Struggle for Maize Campesinos, Workers, and Transgenic Corn in the Mexican Countryside

ISBN-10: 0822349566
ISBN-13: 9780822349563
Edition: 2011
List price: $26.95
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Description: When scientists discovered transgenes in local Mexican corn varieties in 2001, their findings intensified a debate about not only the import of genetically modified (GM) maize into Mexico, but also the fate of the peasantry under neoliberal  More...

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Book details

List price: $26.95
Copyright year: 2011
Publisher: Duke University Press
Publication date: 12/31/2010
Binding: Paperback
Pages: 320
Size: 5.25" wide x 8.50" long x 0.75" tall
Weight: 0.836
Language: English

When scientists discovered transgenes in local Mexican corn varieties in 2001, their findings intensified a debate about not only the import of genetically modified (GM) maize into Mexico, but also the fate of the peasantry under neoliberal globalization. While the controversy initially focused on the extent to which gene flow from transgenic to local varieties threatens maize biodiversity, anti-GM activists emphasized the cultural significance of the crop in Mexico and demanded the inclusion of campesino and consumer voices in the creation of GM maize and rural policies. In The Struggle for Maize, Elizabeth Fitting explores the competing claims of the GM corn debate in relation to the livelihood struggles of small-scale maize producers, migrants, and maquiladora workers from the southern Tehuacán Valley. She argues that the region's biodiversity is affected by state policies that seek to transform campesinos into entrepreneurs and push rural residents into transnational labor migration. While corn production and a campesino identity remain important to an older generation, younger residents seek out wage labor in maquiladoras and the United States and have little knowledge or interest in maize agriculture. Fitting's ethnography illustrates how agricultural producers and their families creatively respond to economic hardship and Mexico's "neoliberal corn regime," which prioritizes market liberalization, agricultural "efficiency," and the reduction of state services over domestic maize production and food sovereignty.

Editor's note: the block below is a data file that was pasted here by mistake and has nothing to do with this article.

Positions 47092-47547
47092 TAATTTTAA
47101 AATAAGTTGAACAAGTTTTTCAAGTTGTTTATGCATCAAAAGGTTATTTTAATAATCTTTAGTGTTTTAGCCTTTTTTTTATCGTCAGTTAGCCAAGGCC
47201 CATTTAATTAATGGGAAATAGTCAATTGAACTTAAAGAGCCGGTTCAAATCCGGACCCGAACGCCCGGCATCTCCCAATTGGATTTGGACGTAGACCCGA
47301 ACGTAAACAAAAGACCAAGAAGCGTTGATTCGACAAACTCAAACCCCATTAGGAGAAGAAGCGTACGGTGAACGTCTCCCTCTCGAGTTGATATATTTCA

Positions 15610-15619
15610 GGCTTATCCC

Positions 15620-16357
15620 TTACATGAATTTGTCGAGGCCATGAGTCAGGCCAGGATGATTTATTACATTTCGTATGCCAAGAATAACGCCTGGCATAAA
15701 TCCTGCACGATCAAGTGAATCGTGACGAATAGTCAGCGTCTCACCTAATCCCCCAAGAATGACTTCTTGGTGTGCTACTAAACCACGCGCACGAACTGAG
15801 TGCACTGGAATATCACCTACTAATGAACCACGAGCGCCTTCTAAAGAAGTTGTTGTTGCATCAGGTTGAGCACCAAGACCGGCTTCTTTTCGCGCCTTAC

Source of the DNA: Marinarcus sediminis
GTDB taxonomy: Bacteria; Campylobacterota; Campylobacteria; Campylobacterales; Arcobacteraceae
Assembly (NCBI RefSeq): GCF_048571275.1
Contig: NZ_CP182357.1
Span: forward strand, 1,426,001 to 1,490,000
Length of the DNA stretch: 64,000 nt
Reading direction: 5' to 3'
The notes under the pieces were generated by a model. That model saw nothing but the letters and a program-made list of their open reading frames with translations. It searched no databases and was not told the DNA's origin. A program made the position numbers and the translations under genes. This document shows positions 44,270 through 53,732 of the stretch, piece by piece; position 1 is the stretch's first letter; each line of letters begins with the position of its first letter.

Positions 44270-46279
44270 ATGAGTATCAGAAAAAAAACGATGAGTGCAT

List of Tables
Acknowledgments
List of Abbreviations
Introduction: The Struggle for Mexican Maize
Debates
Transgenic Maize and Its Experts
Corn and the Hybrid Nation
Livelihoods
Community and Conflict
Remaking the Countryside
From Campesinos to Migrant and Maquila Workers?
Conclusion
Appendix: Producer Interviews, 2001-2002
Notes
Glossary
Bibliography
Index

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